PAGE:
Recent Research and News
Healthy People 2010 Update: Preventing NIHL in Children
In October 2008, NIDCD participated in a U.S. Department of Health and Human Services meeting on progress being made toward hearing health objectives set by Healthy People 2010 ,our national blueprint for better health. The following article summarizes information that NIDCD presented related to NIHL prevention in children.
A common concern among parents and grandparents is that the next generation of young people might be damaging their hearing by misusing personal stereo systems. But how real is this concern? Are there statistical data that support the assertion that young people are losing their hearing at an early age?
The NIDCD has a profound interest in finding the answer to these questions. One hearing objective of Healthy People 2010, for which the NIDCD has lead responsibility, is to reduce NIHL in young people under age 18. To measure progress toward this objective, NIDCD epidemiologists recently compared hearing data from two national health surveys conducted during different periods of time. The two surveys were the National Health Examination Survey, with data collected between 1963 and 1970, and the continuing National Health and Nutrition Examination Survey (NHANES), with data collected between 1988 and 1994.
Hearing thresholds are the lowest possible levels of sound at which an individual can hear sounds at a given frequency, or pitch. When the hearing thresholds of children were compared, the data indicated that the hearing health of children ages 6 to 19 had actually improved over the years. American children had more high frequency hearing loss—which is where NIHL first occurs—in the earlier time period than the later period.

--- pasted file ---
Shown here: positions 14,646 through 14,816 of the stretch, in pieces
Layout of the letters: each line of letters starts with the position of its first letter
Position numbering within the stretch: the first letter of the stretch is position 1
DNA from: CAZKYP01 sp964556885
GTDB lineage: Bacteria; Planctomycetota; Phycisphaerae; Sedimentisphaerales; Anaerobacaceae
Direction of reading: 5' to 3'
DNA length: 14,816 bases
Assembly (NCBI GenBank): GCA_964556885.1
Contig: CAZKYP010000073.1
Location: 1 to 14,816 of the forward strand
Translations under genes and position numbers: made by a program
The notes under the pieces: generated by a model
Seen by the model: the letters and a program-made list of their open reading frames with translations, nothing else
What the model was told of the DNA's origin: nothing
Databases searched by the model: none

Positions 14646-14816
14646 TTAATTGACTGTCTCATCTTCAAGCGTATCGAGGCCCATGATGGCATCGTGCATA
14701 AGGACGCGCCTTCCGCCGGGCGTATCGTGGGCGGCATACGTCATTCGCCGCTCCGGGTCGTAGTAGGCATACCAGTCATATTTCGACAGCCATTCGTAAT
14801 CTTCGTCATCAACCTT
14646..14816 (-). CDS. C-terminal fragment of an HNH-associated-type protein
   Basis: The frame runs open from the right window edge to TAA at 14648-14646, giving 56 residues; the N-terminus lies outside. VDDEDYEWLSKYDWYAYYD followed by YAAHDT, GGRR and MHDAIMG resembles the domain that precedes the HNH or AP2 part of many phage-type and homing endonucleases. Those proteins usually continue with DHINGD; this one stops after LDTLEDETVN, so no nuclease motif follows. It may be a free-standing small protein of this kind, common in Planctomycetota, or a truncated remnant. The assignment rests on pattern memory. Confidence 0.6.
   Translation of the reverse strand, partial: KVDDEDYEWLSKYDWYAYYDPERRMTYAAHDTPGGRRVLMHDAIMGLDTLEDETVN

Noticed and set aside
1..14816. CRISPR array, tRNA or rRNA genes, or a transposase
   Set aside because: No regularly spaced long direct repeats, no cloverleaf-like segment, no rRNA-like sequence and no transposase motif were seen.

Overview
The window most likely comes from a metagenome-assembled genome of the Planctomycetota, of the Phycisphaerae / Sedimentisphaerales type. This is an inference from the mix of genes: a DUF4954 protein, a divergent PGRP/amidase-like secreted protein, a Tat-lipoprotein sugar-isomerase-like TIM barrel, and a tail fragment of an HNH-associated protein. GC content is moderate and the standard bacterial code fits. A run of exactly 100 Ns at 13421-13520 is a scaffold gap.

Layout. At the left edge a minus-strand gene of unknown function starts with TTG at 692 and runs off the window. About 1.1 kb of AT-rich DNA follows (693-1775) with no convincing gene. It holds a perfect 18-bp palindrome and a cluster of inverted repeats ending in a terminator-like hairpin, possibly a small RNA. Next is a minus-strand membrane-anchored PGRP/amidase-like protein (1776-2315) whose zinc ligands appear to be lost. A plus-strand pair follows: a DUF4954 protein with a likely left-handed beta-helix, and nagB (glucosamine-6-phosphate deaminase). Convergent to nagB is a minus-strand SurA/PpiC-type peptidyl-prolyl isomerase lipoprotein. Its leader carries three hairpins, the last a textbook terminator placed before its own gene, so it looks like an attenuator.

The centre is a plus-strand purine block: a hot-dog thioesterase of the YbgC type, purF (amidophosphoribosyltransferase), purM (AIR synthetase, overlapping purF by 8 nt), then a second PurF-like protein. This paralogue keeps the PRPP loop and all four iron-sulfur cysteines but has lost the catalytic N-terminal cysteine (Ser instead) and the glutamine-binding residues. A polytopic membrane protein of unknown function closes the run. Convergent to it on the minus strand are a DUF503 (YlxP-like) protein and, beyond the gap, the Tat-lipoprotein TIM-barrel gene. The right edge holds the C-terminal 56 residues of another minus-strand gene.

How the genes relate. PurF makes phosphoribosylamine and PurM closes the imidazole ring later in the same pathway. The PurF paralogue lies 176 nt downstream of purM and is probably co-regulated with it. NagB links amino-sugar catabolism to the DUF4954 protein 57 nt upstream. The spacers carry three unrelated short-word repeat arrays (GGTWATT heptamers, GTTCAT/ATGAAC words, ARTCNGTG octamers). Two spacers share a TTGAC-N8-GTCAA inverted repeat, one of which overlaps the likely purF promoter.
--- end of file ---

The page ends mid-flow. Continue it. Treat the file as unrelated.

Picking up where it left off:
While this finding may be considered good news, it may not reflect the long-term hearing health of today’s youth. NIHL can increase over time, and susceptibility to NIHL can vary from person to person depending on one’s genes. NIHL often goes unnoticed for many years, even though damage has occurred. To establish a more detailed baseline of the hearing health of youth, the NIDCD— together with the National Center for Health Statistics—will continue to collect hearing-related data from youth participating in NHANES. The NHANES, which is conducted annually and includes audiometric evaluations, can provide data for estimating hearing loss, tinnitus, use of hearing protection and hearing aids, and risk factors for hearing loss by age group. Once these data are analyzed, the NIDCD can use the findings to improve prevention efforts by targeting education programs to high-risk groups.
What is known is that the potential for NIHL in children remains. Children frequently are exposed to sounds at potentially harmful decibel levels and for extended amounts of time. In addition, research studies supported by the NIDCD suggest that NIHL experienced at an early age may accelerate age-related hearing loss. Clearly, adolescents and young adults need to learn more about the risks and prevention of NIHL, as well as its long-term impact on their quality of life. Hearing the prevention message now can help them maintain healthy hearing for life.